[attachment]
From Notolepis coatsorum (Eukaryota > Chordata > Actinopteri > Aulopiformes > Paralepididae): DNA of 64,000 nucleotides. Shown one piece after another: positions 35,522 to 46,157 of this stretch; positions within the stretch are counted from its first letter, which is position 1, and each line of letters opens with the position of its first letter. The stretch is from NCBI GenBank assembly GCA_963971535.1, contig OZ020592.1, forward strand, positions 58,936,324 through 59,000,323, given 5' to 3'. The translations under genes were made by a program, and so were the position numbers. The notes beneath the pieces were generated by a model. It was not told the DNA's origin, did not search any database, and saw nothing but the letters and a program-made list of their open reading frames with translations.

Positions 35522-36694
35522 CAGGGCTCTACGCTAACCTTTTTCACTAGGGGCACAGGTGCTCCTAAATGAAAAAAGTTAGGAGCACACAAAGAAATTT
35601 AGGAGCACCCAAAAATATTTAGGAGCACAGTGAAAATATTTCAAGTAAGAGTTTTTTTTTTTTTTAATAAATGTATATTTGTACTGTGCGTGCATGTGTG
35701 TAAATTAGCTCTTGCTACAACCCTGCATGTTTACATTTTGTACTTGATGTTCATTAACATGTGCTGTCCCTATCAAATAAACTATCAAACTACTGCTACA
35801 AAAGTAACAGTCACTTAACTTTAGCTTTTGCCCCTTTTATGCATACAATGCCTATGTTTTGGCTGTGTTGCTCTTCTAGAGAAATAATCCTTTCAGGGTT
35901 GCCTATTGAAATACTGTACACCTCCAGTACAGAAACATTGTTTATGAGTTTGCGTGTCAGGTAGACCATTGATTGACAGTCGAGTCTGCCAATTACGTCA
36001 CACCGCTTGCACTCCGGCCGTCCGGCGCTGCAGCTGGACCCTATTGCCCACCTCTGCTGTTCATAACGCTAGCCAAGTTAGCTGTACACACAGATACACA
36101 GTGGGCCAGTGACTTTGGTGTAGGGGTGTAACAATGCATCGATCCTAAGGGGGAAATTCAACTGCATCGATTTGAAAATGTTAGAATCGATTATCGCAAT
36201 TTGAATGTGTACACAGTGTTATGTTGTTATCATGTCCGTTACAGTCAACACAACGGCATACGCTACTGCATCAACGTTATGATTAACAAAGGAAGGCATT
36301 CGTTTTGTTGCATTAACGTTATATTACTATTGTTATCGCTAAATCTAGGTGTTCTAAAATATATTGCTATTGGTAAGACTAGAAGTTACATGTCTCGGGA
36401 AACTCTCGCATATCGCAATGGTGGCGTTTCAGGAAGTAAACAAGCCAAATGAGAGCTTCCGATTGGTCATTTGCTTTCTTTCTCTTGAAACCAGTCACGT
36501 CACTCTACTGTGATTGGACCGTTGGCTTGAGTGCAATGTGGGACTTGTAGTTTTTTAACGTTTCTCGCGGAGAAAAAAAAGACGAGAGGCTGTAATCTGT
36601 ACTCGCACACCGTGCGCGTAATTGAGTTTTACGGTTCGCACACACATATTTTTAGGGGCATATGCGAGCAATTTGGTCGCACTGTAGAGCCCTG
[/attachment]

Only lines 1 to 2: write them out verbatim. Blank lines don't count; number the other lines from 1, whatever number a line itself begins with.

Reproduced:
From Notolepis coatsorum (Eukaryota > Chordata > Actinopteri > Aulopiformes > Paralepididae): DNA of 64,000 nucleotides. Shown one piece after another: positions 35,522 to 46,157 of this stretch; positions within the stretch are counted from its first letter, which is position 1, and each line of letters opens with the position of its first letter. The stretch is from NCBI GenBank assembly GCA_963971535.1, contig OZ020592.1, forward strand, positions 58,936,324 through 59,000,323, given 5' to 3'. The translations under genes were made by a program, and so were the position numbers. The notes beneath the pieces were generated by a model. It was not told the DNA's origin, did not search any database, and saw nothing but the letters and a program-made list of their open reading frames with translations.

Positions 35522-36694